Financial access 'not just about the vulnerable'
RAPID social and technological changes are excluding increasing numbers of us from vital financial services, the financial regulator has warned.
While we might expect applying, and being accepted, for products like mortgages to be complicated, the FCA say that the structure of modern financial services can make getting something as apparently simple as a current account more difficult than it could be.
The result, they say, is that we are more likely to turn to the cash economy, alternative providers or, worse still, simply give up.
Part of the problem seems to be that providers have an image of an "average" customer that very few of us actually resemble.
Combined with what the FCA have found to be often poor and inconsistent communication from the providers themselves - with different departments and staff members telling us different things - this can make completing an application far more difficult.
The FCA give the example of "Josh", who struggled to open a bank account because he and his wife were living in temporary rental accommodation, and could only provide limited proof to that effect.
Different branches of the same bank gave him different information about what proof they would need, and how to get hold of it.
In the meantime, they had to keep the money they had to tide them over - £4,000 - hidden under a mattress.
What is notable in this case is that Josh and his wife weren't what might be commonly perceived as "vulnerable" - they were simply moving through a stage of life familiar to many of us.
The FCA are also critical of financial products presented in a way "which makes them more difficult for consumers to search for and to understand".
The primary bugbear here is the excessive use of financial jargon - and as has been in the news recently, this in no way applies only to those who might be considered vulnerable.
Earlier this month Andy Haldane - the Bank of England's chief economist - told the New City Agenda annual dinner that:
"I consider myself moderately financially literate - yet I confess to not being able to make the remotest sense of pensions".
Again, we might be forgiven for getting confused by pensions, as making the best choice from the various options available can be rather daunting.
But a recent study by Sun Life found that just one in six adults were able to explain a series of financial terms commonly found in insurance documents.
And more worryingly, a study by the Money Advice Service found that out of the 15% of UK adults who'd taken out a payday loan in 2014, more than half (52%) couldn't correctly identify the meaning of a "loan".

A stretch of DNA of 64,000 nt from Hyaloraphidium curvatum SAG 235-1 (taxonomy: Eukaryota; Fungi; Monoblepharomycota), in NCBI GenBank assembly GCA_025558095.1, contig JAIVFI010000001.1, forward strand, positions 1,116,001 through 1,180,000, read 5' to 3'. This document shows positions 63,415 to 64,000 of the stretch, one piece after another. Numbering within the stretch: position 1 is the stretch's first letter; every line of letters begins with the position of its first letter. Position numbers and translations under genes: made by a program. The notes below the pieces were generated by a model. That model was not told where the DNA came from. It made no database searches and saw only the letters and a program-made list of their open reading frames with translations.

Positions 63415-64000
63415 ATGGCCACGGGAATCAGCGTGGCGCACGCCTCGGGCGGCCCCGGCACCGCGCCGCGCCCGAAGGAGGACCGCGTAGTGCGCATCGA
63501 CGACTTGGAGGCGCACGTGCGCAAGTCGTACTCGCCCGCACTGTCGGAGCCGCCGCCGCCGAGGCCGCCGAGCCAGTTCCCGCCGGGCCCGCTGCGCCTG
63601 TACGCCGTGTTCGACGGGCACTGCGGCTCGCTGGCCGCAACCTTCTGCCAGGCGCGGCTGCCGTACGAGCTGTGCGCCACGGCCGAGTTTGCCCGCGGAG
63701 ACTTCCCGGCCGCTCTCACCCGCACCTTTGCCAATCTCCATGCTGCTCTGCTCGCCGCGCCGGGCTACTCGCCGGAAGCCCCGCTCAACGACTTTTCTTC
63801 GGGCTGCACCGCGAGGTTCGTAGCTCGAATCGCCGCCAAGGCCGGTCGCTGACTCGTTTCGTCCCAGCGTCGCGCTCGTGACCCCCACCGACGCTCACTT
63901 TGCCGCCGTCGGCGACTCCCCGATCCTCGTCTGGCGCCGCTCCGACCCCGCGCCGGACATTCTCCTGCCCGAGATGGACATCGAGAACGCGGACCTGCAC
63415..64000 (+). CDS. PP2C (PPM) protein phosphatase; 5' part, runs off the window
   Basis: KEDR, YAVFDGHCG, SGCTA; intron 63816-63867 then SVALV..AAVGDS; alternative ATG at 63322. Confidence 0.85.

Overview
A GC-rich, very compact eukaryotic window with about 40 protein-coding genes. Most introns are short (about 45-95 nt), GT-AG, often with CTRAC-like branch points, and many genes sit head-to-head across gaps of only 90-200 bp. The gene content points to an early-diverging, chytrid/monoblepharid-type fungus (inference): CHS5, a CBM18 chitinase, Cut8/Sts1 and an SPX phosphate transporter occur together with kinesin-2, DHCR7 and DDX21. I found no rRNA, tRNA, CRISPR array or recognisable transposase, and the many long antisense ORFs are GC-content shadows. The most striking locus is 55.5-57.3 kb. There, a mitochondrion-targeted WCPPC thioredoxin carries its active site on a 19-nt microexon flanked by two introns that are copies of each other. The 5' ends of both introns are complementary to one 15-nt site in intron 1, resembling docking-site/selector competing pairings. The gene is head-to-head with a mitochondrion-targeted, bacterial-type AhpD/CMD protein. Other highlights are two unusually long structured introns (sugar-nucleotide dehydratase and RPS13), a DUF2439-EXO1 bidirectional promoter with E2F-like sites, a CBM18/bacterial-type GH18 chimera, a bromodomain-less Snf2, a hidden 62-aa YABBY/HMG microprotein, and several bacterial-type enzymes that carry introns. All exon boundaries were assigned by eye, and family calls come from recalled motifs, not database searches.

Chrissie Maher, co-founder of the Plain English Campaign, said that the language used by banks and insurance companies exerts a powerful "hold" over customers, and often means they are left with "little clarity, and all the responsibility."
Some choose simply not to bother - opting not to take out holiday insurance, or giving up the search for a suitable personal pension.
Then there are the around two million adults in the UK who, according to the Financial Inclusion Commission (FIC), do not have a bank account for one reason or another.
Though the recent introduction of more fee-free basic accounts may go some way to reducing this figure, the FIC say that the UK needs a solid financial inclusion strategy if real change is to be made.
The problem for many of us is that we find ourselves dealing with a combination of issues - such as an inability to understand the language being used together with personal circumstances that nudge us out of what the providers would consider "normal".
Some face a third, and ever more significant, barrier; namely, their ability to access the internet.
The FCA are concerned that the move to online services is giving people with poor digital literacy "increasingly limited choice" of products, be they pensions or household insurance.
Combined with the reduced number of branches in towns and smaller communities, there's a serious issue not just for older and less able customers, but those in less connected areas.
The FCA estimate that there are around 12 million people living in areas where the quality of the connection can make managing their money online difficult.
But why should we be bothered? After all, the FIC say many of those who don't have a bank account have chosen to "disconnect themselves".
Sian Williams, Head of National Services at inclusion charity Toynbee Hall, says that exclusion brings "huge economic and social costs" such as finding it harder to stay healthy and productive.
This, in turn, leads to a greater reliance on health and other state services.
Unfortunately, financial providers aren't obliged to offer their products to everyone - and that's long been a bone of contention for those concerned about financial inclusion.
Although they stop well short of suggesting the introduction of a universal service obligation for financial providers, the FCA have suggested that the Government should step in to help ensure there are at least suitable products out there.
This has happened before - and recently, too. The aforementioned fee-free basic accounts came about as the result of talks between the big banking groups and the Government.
Similarly, the Government have worked with insurance companies to ensure that those living in homes at risk of flooding could access reasonably priced home insurance.
Ultimately, there is no simple solution. Instead, the FCA propose a swathe of solutions, many of which hinge on changing the way providers interact with us.
One of the most effective could well be making sure staff are better trained. That would help improve consistency - and having readily available and capable people guiding us through applications, giving help and pointers on the way, could make a lot of difference.